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Judge: State can take, keep newborns' data

Discussion in 'News & Current Events' started by Revmitchell, Dec 4, 2009.

  1. Revmitchell

    Revmitchell Well-Known Member
    Site Supporter

    Feb 18, 2006
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    A judge in Minnesota has ruled the state can routinely collect, analyze, store and retrieve biological samples that include DNA from all newborns even though a state law specifically requires prior written authorization.

    The decision from Hennepin County District Judge Marilyn Rosenbaum dismissed a case brought by members of nine families who alleged the state was going beyond what it was authorized to do.

    Although not part of the lawsuit, Twila Brase, president of the Citizens' Council on Health Care, has been monitoring the dispute since its beginning, battling the state Department of Health, which reportedly has been taking and warehousing newborns' genetic makeup for years but not following "written consent requirements."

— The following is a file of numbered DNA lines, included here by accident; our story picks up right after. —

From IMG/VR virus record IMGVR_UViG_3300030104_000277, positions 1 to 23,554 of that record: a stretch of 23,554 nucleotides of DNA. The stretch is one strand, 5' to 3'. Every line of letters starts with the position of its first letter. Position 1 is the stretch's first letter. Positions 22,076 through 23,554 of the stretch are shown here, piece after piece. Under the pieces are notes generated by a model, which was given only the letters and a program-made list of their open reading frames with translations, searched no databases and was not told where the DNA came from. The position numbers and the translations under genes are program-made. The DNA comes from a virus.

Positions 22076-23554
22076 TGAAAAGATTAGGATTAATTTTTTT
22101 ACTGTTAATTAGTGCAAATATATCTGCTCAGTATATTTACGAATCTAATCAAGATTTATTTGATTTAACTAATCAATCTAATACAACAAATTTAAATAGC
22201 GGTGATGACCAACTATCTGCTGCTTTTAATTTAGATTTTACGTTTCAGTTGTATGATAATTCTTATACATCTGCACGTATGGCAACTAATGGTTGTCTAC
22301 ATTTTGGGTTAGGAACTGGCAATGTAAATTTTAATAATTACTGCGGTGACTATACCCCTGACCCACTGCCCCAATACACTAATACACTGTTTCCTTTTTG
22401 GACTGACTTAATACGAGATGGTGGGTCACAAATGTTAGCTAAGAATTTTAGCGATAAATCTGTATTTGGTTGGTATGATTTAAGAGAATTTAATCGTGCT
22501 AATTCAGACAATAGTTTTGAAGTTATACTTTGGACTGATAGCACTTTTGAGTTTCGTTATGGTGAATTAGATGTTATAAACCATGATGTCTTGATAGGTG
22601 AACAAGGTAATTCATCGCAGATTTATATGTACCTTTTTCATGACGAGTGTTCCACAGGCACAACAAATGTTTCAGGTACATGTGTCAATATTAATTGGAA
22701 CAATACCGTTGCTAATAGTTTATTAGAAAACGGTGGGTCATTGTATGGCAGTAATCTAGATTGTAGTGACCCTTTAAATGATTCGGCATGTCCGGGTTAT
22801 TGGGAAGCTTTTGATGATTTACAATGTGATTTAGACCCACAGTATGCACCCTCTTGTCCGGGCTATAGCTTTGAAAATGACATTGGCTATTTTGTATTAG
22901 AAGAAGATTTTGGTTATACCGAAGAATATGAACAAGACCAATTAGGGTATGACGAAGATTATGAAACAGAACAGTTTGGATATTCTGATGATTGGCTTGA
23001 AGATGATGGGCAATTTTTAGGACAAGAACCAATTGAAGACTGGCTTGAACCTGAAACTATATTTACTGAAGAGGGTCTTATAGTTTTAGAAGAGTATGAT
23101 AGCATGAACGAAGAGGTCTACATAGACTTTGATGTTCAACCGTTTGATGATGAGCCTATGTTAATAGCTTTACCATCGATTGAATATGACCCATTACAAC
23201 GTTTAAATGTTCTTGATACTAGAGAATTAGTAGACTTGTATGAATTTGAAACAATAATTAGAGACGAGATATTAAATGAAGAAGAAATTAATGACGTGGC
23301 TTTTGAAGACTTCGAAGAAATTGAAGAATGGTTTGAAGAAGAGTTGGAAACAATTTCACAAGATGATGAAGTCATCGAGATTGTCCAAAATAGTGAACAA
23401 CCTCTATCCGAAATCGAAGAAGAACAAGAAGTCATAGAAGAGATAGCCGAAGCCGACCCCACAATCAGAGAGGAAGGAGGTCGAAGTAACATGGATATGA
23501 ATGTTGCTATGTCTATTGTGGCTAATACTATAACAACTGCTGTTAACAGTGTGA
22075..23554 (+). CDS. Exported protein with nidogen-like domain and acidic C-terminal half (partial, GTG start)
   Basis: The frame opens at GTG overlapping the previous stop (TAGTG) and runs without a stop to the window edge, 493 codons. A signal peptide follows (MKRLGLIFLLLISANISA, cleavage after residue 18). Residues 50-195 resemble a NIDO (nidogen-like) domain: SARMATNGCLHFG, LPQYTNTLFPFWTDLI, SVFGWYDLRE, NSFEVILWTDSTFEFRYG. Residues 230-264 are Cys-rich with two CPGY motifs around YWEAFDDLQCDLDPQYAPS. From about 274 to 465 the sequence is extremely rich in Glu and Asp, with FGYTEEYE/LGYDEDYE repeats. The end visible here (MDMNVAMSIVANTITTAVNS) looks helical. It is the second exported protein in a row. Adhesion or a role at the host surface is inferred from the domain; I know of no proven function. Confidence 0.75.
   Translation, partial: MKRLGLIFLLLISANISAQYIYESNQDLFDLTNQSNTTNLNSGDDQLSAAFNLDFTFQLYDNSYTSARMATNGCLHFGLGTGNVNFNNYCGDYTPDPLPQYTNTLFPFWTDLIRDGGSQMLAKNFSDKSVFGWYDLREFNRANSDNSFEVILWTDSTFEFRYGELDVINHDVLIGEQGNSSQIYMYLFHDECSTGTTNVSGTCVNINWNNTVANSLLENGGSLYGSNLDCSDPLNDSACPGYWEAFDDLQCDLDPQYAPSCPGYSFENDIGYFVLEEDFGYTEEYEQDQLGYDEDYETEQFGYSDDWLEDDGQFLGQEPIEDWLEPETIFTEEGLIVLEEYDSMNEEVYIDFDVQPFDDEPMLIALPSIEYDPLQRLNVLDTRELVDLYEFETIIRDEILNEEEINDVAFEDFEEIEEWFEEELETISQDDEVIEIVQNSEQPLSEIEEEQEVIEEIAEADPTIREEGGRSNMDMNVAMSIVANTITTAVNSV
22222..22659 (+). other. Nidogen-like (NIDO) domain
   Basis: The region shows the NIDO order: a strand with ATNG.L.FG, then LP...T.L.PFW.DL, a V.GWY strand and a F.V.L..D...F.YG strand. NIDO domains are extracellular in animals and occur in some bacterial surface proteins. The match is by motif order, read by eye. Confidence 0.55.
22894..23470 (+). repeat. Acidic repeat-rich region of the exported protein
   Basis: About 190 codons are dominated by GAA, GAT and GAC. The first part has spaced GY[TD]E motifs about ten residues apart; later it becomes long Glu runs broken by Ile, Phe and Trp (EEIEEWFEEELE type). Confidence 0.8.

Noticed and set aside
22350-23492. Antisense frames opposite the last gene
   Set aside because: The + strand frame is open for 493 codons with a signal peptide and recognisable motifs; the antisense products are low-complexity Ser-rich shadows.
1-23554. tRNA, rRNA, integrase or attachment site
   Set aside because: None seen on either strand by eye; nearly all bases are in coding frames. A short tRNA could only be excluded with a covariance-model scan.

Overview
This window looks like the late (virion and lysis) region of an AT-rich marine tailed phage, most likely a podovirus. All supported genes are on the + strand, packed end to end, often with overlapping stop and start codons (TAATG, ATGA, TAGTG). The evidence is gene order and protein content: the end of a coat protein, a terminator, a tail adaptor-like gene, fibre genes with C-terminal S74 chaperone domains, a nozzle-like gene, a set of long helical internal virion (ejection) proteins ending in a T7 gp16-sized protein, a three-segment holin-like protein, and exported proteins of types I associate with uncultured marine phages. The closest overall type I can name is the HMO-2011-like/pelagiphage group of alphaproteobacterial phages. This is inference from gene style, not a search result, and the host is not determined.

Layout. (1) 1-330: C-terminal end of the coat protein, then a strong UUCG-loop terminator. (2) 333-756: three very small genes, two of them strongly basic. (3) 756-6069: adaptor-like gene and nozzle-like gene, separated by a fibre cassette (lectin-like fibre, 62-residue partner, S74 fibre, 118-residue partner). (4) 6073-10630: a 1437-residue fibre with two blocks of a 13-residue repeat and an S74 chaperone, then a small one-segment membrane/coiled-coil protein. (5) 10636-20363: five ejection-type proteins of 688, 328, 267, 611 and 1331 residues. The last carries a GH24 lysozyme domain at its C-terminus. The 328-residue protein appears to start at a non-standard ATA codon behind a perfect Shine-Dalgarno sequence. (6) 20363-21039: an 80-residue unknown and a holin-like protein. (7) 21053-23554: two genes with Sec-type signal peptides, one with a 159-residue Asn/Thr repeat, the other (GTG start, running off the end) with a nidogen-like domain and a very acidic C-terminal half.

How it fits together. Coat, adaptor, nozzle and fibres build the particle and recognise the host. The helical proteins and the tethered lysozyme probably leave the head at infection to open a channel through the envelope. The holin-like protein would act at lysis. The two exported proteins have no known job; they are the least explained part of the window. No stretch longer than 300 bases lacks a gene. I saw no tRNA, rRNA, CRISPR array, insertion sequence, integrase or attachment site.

The group has cited a number of cases in which the state's genetic privacy act law apparently was ignored, or there was an attempt to ignore it.

    For example, one grandmother reported:

    "My daughter signed a paper stating she did not want the PKU test done because of the DNA stealing (I was there when she did that). The nurse huffed out of the room saying that stuff doesn't happen. After my grandchild was born, a different nurse took the baby. My daughter heard my granddaughter start crying. She found out her heel was getting pricked. My daughter became furious stating that she signed off on not getting the test. The nurse said there was nothing in her chart saying that. My daughter demanded the blood sample back. The nurse said they'd destroy it, but my daughter demanded it back and got it."

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